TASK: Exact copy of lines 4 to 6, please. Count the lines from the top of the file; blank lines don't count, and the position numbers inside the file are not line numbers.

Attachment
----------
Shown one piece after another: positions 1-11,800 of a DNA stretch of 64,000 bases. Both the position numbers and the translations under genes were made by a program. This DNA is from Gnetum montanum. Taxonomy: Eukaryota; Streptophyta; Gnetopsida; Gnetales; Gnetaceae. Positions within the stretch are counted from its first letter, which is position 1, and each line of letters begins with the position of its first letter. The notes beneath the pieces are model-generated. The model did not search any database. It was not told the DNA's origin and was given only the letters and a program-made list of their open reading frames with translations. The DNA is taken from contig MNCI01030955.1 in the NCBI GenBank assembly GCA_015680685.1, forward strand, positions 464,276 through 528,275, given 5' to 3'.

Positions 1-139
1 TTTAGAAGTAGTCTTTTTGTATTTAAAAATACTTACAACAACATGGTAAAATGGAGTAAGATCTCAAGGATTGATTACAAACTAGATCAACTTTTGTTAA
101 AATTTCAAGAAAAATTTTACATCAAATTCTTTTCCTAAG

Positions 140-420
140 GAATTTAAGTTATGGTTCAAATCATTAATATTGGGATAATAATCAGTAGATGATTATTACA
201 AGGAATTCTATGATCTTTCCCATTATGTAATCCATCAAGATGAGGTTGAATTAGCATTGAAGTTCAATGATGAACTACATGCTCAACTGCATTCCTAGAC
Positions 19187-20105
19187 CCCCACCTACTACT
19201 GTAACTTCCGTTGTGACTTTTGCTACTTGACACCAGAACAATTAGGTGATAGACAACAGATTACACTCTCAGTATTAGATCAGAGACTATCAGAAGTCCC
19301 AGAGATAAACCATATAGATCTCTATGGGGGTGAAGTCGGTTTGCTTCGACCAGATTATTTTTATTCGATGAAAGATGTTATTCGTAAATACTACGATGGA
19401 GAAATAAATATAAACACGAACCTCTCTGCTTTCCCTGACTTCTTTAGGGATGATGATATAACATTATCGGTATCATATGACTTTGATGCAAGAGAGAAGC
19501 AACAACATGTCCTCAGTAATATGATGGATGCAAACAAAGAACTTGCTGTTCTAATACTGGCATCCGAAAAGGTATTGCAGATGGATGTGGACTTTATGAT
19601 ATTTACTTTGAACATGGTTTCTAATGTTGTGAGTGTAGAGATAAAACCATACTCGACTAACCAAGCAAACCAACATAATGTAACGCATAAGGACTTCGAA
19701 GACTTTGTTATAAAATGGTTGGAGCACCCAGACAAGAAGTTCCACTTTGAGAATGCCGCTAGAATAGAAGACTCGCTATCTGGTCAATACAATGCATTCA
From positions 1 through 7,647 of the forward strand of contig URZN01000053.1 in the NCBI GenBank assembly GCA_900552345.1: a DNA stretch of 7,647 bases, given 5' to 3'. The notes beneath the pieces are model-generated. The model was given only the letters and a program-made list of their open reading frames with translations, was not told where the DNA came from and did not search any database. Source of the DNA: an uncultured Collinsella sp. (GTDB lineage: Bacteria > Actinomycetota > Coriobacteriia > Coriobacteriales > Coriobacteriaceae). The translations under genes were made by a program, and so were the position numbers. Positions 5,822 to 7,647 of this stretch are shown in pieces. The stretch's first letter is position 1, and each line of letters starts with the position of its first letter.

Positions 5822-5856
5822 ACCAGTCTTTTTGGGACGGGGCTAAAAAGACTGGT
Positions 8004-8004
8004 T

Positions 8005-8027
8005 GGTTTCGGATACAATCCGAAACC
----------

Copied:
101 AATTTCAAGAAAAATTTTACATCAAATTCTTTTCCTAAG

Positions 140-420
140 GAATTTAAGTTATGGTTCAAATCATTAATATTGGGATAATAATCAGTAGATGATTATTACA